Flood Protection Information

House floodFEMA OUTREACH PROGRAM –http://www.fema.gov/business/nfip

Flooding is the Nation’s #1 natural disaster.  From 1995 to 2004, flood losses in the United States averaged $867 million per year.  The first thing you should do is check your flood hazard. A flood prone areas map showing the 100-year floodplain along the Rock River, Silver Creek and its tributaries, is available at the Watertown Public Library.  You can also visit the Engineering Department at 106 Jones Street, on the second floor of City Hall to see if you are in a mapped floodplain.  We also have Elevation Certificates available in our office for the public to view.

The 100-year floodplain is the area that will be flooded on the average of once every 100 years.  It has a 1% chance of being flooded in any given year.  To put it another way, it has about a 25% chance of being flooded over the life of a 25-year mortgage.  Smaller floods have a greater chance of occurring in any year and can still create a significant flood hazard to people and property close to the channel.  Also, larger floods can and do occur. Watertown is subject to dangerous flash flooding during and following heavy storms or winter ice jams. 

Flood waters can rise very fast.  The flood hazard includes fast-moving waters, sometimes accompanied by logs and other debris.  In December, January and February, floods may be caused by ice jams with little or no warning. 

Several of the City's efforts depend on your cooperation and assistance.  The following are ways you can help:

1) Do not dump or throw anything into the ditches or streams.  Even grass clippings, leaves and branches can accumulate and plug channels and catch basins.  A plugged channel cannot carry storm water and when it rains the water has no where to go.  Every piece of trash contributes to flooding.

2) If your property is next to a ditch or stream, please do your part and keep the banks clear of brush and debris.  Downed trees could create a major blockage.

3) If you see dumping or debris in the ditches or streams, contact the Street Department at 262-4080 or the Engineering Department at 262-4040.

4) Always check with the Building Safety & Zoning Department before you build on, alter, regrade or fill on your property.  A permit may be needed to ensure that projects do not cause problems on other properties.

5) If you know a flood is possible, you should shut off the gas and electricity and move valuable contents upstairs.  It is unlikely that you will get much warning, so a detailed checklist prepared in advance would help.

6) Check out information in flood proofing, flood insurance and flood safety. 

Watertown has developed a flood warning system for areas in the Rock River floodplains.  Warnings will be disseminated by TV, Cable Channel 98, weather radio, and tone activated alert radios tuned into the Sheriff’s Department communications broadcast frequency.  The flood warning system along the Rock River is intended to provide advance warning of a flood hazard.  It will be issued when rising water will impact life and property.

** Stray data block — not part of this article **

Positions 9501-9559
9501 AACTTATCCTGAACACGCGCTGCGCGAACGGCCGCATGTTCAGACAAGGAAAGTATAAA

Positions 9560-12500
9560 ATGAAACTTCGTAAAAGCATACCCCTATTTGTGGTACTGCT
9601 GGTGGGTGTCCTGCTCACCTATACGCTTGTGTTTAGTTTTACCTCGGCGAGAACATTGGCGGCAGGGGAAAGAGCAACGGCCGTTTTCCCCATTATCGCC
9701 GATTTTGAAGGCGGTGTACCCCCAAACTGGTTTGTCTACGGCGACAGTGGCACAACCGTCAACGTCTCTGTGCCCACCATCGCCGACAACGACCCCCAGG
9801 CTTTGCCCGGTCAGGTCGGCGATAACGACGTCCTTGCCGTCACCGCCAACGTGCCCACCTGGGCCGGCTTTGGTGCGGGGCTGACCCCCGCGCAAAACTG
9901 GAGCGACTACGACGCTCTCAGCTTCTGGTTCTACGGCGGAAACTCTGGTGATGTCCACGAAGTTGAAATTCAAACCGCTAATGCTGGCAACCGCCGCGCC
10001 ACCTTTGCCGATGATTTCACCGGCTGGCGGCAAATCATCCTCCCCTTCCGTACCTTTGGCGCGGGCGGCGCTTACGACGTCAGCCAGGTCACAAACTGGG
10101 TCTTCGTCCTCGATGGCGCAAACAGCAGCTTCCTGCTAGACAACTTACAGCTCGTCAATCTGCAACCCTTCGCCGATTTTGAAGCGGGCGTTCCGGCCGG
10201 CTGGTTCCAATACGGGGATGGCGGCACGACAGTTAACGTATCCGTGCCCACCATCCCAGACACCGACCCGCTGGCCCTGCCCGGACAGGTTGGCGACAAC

There are several actions you can take to mitigate the flood hazard, including: 1) Know the flood warning procedures.  2) Plan escape routes to high ground. 3) During times of heavy rainfall, monitor the level of water in the drainageway.  Stay tuned to radio or TV for possible flood warnings.  4) Evacuate the flood hazard area in times of impending flood or when advised by the Police or Fire Department. 5) Do not drive through a flooded area.  More people drown in their cars than anywhere else.  Do not drive around road barricades.  The road or bridge may be washed out. 6) Stay away from downed power lines and electrical wires.  The number two flood killer, after drowning, is electrocution.  Electrical currents can travel through water.  Report downed power lines to Wisconsin Electric Power Company at 1-800-662-4797 and then to the Watertown Fire Department (911). 7) If your car stalls in high water, abandon it at once and seek higher ground. 8) Keep children away from flood waters, ditches, culverts and storm drains.  Currents can be deceptive.  Six inches of moving water can knock you off your feet. 9) Be especially cautious at night.

Your homeowners insurance policy will not cover losses due to flooding.  The NFIP offers flood insurance to homeowners, renters and business owners if their  community participates in the NFIP. Watertown participates in the National Flood Insurance Program, which makes flood insurance available to everyone in the City.  Watertown has adopted and enforces ordinances that meet or exceed FEMA requirements to reduce the risk of flooding. Watertown is also a member of the Community Rating System (CRS), a voluntary incentive program which allows discounted flood insurance premium rates through your agent(s).  Information about flood insurance can be obtained from your insurance agent.  You do not have to live in the floodplain to qualify for flood insurance.  The Rock River floodplain can be staked by the Engineering Department upon your request. 

FEMA Website – http://www.floodsmart.gov    
FEMA National Flood Insurance Elevetaion Certificate and Instructions
FEMA Flood Map Store – http://www.msc.fema.gov/
Watertown Community Number: 550107

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